That tantalizing vision was conjured during the earliest days of the Internet, when rudimentary serving technology allowed banner ads to be assembled on the fly, tailored to individual users' interests, as captured by cookies cached on their hard drives. Such targeting has grown enormously sophisticated, and is a primary reason Net ad spending should grow from $8 billion today to $15 billion by 2008 and leapfrog magazine ad spending, according to Jupiter Research. But customized TV was presumed a distant dream, subject to advances yet to come in server and storage technology.
Guess what? They came. I saw. It will conquer.
Visible World is a marketing-services company headquartered in a dreary Manhattan stretch near the banks of the Hudson. Led by a couple of renegades out of BBDO and a tech whiz who helped create Prodigy, one of the first online services, it is showing the way toward customized TV spots, using the video version of Internet Protocol, addressable cable.
To a client base that already includes Ford Motor Co., 1-800-Flowers and others, Visible World is offering a technology that allows marketers to automatically assemble TV spots from components stored on a remote server and customize them to a ZIP code, even a few hundred households linked by the cable operator's head end.
"Imagine you're Pizza Hut, and a store in one area knows that meat toppings sell best, and another wants to offer a deal on cheese," says the company's executive chairman, Bill Katz, the former president-CEO of BBDO New York. "This technology allows them to choose."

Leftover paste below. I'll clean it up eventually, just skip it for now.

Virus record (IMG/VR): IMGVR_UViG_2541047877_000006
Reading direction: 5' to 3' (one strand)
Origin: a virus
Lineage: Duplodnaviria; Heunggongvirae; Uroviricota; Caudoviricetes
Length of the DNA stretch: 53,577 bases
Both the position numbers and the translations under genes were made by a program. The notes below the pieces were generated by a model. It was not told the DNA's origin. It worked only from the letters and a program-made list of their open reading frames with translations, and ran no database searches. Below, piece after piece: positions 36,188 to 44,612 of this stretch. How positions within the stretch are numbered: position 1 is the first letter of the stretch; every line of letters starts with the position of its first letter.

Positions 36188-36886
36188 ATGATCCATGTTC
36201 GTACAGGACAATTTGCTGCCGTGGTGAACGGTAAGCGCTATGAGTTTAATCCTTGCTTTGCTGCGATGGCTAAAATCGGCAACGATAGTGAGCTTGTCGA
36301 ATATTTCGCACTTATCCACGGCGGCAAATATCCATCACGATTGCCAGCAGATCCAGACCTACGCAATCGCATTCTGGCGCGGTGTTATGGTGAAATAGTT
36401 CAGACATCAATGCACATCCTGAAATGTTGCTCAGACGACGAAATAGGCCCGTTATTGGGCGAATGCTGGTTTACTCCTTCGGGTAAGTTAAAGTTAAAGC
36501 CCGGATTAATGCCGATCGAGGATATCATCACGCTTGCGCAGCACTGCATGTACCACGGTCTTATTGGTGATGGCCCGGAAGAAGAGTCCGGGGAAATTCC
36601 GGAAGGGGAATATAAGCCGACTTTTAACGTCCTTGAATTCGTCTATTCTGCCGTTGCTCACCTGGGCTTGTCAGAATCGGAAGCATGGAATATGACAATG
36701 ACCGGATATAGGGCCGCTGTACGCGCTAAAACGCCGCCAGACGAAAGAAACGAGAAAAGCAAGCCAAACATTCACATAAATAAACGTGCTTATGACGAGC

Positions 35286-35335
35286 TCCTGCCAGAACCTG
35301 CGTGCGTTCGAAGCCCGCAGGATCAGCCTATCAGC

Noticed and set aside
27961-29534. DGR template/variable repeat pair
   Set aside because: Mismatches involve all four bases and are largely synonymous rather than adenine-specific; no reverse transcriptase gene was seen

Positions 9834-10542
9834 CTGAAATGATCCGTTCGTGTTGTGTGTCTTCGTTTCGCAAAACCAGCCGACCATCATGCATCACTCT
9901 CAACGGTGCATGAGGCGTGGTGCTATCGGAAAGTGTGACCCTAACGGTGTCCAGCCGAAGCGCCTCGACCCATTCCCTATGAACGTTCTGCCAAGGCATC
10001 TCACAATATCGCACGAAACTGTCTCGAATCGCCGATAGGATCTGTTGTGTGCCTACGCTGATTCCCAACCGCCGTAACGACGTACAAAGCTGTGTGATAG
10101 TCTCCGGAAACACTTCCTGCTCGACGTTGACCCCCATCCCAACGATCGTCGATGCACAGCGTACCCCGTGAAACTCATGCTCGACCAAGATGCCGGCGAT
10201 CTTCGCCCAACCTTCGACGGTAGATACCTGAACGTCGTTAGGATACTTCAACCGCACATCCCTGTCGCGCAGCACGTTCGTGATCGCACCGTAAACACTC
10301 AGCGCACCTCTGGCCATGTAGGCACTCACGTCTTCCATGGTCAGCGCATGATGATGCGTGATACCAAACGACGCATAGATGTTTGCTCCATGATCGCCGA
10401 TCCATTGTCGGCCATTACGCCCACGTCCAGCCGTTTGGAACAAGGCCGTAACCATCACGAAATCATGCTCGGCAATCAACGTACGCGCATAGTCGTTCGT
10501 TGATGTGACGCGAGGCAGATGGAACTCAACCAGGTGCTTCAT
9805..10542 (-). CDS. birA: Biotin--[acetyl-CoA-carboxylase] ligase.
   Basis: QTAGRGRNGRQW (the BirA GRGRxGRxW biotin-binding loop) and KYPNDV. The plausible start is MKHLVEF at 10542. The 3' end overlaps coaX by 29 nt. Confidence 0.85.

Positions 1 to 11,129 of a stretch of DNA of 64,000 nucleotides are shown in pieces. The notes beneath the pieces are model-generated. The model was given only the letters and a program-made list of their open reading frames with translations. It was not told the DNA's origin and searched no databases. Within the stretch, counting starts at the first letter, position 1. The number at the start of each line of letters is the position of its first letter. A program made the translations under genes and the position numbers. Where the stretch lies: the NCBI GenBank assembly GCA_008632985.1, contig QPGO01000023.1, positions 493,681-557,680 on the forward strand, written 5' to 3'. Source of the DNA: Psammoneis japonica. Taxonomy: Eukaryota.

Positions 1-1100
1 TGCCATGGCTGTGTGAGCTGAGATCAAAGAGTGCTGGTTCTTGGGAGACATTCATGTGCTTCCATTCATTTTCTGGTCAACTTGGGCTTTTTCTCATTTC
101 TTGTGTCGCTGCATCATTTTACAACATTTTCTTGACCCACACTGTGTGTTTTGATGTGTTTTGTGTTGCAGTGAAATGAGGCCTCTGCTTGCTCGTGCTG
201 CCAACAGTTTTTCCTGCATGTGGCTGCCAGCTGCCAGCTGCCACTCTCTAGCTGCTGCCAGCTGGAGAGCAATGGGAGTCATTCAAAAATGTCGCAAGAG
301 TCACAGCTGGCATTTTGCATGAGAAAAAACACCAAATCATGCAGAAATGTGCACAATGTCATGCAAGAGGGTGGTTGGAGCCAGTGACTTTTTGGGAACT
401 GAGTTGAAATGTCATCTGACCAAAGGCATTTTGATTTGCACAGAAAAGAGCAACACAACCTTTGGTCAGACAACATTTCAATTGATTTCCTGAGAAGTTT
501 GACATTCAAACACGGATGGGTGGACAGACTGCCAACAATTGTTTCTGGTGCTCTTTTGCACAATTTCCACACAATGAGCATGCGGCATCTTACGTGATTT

It certainly does. Targeted TV can take a baseline advertisement-an airline's February Florida promotion, for example-and surround it with psychodemographic opportunities: an older voice-over, a Herman's Hermits soundtrack, a cut of two stylish gray-hairs for a senior citizens' audience; a 20-something voice, a bit of hip-hop and a shot of Jell-O shots for the spring-break crowd. Imagine 200 such market segments -each one with a different travel agent location. Now imagine that you don't have to embed these choices in a videotape, or restrict each segmented commercial to a pre-defined advertising flight. Instead, you can automate the changes, based on weather, inventory or myriad other variables-and track the traffic that responds.
"This is almost a new medium," says Ted Sann, who as creative chief of BBDO defined advertising's last great "massified" period but who now, significantly, is working with Visible World.
Let me not be naive. Visible World is tiny; its revenue for its last fiscal year was only $3.7 million. It faces the same hurdles as any new TV tech provider: giant advertising agencies and media-buying services, whose economics are premised on mass production; broadcast TV networks and stations, which still dominate the marketing mind-set; and those jealous gatekeepers, the cable MSOs.
But the future doesn't hinge on a single company. Just as it was obvious from TiVo's introduction that DVRs would transform TV even if TiVo itself didn't make it, it's obvious that targeted TV is a big wave about to engulf the medium.
Randall Rothenberg, an author and longtime journalist, is director of intellectual capital at consultancy Booz Allen Hamilton